“Shameful and criminal.”
A couple of days back a new study delivered an apparent coup de grâce to big pharma, revealing all those anti-depressants people are gobbling to stop ‘em from killing ‘emselves don’t do a thing.
Media went wild, as y’might imagine, the findings feeding the suspicion, which has been driven to fever pitch by big pharma pushing COVID vaccines with debatable effectiveness, that it ain’t about health with these immoral sons of bitches, only cash.
The review, published in Molecular Psychiatry argued that there is “no support for the hypothesis that depression is caused by lowered serotonin activity or concentrations” and that, “the serotonin theory of depression is not empirically substantiated.”
And, therefore, “Depression is probably not caused by a chemical imbalance in the brain” and “antidepressants appear to have a generalized emotion-numbing effect…(and) it is not clear they do more good than harm.”
The former Congresswoman from Hawaii, Tulsi Gabbard, noted for her no-nonsense style of biz, neither swinging left nor right, went at pharmaceutical co’s, tweeting,
“Once again, Big Pharma rakes in billions of dollars based on lies. New study finds big pharma falsely claimed depression was caused by a chemical imbalance – so they got people hooked on antidepressants that did nothing but increase the risk of suicide. Shameless & criminal.”
Once again, Big Pharma rakes in billions of dollars based on lies. New study finds big pharma falsely claimed depression was caused by a chemical imbalance – so they got people hooked on antidepressants that did nothing but increase the risk of suicide. Shameless & criminal.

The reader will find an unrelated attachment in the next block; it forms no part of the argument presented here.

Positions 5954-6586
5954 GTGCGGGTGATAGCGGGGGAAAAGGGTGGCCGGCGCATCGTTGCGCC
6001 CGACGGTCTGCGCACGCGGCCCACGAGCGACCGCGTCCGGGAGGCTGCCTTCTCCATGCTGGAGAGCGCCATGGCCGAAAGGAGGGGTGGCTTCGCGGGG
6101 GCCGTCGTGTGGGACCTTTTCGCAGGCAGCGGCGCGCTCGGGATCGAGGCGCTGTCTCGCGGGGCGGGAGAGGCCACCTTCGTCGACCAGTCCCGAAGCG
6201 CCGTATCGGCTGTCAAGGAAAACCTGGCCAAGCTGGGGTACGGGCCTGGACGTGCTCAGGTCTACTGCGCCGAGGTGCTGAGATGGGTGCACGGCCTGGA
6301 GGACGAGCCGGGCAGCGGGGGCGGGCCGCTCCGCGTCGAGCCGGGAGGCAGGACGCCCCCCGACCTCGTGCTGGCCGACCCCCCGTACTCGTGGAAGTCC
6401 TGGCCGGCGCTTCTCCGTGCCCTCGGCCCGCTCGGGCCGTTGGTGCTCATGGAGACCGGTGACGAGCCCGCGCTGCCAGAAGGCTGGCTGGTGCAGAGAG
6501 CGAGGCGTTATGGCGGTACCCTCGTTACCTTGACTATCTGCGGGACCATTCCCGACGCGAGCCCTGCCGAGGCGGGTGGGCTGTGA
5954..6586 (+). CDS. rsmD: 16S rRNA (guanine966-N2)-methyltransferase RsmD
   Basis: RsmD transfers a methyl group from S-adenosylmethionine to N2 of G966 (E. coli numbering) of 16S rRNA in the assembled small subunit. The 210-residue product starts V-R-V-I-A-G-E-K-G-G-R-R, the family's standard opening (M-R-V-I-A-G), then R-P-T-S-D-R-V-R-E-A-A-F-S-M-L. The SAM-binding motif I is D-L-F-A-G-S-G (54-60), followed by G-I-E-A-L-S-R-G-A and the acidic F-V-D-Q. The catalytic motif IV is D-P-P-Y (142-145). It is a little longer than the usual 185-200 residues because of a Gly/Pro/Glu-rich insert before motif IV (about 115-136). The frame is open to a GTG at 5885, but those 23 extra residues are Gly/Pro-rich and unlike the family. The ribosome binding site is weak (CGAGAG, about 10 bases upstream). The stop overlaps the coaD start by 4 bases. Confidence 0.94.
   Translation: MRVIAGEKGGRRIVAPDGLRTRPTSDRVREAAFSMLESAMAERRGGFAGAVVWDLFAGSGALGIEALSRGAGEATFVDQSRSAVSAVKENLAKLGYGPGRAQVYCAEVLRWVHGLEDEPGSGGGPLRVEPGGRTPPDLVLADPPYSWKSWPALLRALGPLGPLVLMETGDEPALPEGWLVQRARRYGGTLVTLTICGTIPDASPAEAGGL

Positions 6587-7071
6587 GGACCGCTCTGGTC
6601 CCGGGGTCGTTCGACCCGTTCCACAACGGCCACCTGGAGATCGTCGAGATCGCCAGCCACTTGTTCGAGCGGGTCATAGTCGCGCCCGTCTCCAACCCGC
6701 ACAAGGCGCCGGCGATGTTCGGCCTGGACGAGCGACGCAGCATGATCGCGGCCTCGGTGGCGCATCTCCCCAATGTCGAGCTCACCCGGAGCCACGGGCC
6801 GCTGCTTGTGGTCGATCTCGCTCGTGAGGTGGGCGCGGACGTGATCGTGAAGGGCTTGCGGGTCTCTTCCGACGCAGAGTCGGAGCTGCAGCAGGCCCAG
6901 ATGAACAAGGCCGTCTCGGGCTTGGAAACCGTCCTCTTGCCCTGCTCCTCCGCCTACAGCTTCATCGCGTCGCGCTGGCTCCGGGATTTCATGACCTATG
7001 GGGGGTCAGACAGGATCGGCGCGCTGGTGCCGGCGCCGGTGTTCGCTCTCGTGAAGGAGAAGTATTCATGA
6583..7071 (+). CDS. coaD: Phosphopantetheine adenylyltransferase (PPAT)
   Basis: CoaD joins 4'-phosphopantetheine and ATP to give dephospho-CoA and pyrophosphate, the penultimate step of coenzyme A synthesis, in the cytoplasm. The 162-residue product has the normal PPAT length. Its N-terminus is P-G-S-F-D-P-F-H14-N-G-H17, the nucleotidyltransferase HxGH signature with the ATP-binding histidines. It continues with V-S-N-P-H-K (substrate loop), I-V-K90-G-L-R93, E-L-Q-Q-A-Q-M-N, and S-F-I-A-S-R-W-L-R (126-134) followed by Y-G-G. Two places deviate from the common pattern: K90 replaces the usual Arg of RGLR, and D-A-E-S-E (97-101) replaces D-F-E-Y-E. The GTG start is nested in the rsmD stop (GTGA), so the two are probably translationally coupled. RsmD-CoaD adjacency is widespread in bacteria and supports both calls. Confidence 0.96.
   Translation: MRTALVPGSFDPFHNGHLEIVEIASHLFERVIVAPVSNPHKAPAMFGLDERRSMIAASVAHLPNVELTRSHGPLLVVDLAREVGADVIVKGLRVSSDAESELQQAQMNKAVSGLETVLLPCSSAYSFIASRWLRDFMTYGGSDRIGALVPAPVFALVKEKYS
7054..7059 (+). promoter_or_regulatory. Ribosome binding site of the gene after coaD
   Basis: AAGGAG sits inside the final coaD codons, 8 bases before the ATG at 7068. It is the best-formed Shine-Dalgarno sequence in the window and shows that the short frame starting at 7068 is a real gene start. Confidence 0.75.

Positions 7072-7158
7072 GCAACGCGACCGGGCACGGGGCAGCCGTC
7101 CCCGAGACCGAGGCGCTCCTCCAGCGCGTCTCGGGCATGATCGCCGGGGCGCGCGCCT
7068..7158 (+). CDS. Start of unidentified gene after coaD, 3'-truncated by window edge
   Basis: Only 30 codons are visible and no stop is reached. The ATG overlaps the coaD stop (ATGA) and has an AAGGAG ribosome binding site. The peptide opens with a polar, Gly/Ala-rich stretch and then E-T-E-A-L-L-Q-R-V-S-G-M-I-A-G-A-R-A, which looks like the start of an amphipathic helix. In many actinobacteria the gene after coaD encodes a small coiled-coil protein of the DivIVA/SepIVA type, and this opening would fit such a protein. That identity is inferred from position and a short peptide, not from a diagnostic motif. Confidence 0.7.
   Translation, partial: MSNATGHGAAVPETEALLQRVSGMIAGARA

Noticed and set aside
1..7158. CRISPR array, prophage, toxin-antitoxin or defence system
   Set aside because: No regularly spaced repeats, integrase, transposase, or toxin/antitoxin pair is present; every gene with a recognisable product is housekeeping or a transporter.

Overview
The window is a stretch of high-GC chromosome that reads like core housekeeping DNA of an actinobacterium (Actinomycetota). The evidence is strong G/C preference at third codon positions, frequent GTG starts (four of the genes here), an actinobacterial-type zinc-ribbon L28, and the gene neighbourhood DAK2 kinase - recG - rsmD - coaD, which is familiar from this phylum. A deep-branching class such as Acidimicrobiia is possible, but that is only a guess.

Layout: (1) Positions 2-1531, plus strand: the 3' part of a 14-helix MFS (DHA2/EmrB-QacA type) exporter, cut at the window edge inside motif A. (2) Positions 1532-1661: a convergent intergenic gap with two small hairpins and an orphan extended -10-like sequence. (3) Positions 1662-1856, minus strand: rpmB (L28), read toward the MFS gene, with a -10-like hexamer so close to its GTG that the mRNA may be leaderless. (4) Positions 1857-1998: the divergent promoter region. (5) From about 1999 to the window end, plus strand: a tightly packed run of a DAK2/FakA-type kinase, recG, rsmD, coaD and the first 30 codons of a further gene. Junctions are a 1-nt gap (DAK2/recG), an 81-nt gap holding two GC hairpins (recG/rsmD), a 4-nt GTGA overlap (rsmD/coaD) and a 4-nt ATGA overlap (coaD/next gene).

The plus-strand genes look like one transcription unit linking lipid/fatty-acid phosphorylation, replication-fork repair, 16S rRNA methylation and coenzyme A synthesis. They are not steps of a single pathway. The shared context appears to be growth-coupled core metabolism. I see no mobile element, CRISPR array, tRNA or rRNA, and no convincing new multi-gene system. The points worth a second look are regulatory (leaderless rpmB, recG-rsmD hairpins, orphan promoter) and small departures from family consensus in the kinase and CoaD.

— Tulsi Gabbard 🌺 (@TulsiGabbard) August 4, 2022
It’s since turned out the study might’ve overreached a little in its conclusions, and there’s plenty of anecdotal evidence that pills keep some of us from swinging from the rafters, but it does shine a light on our habit of trying to find easy-fix solutions, hacks, to problems.
Of course, no debate can be considered closed without the greatest surfer of all time, Kelly Slater, delivering his own riposte.
Slater, who was a favourite to win next week’s Outernknown Tahiti Pro until the arrival of wildcard and former event runner-up Nathan Hedge, was typically pithy in response.
“Tom Cruise was right after all,” he tweeted, drawing almost two-thousand likes.
Cruise blew up the pre-internet (papers, magazines etc) in 2005 when he went on the Matt Lauer Show and said exercise, vitamins were a better solution than drugging and electro-shocking children.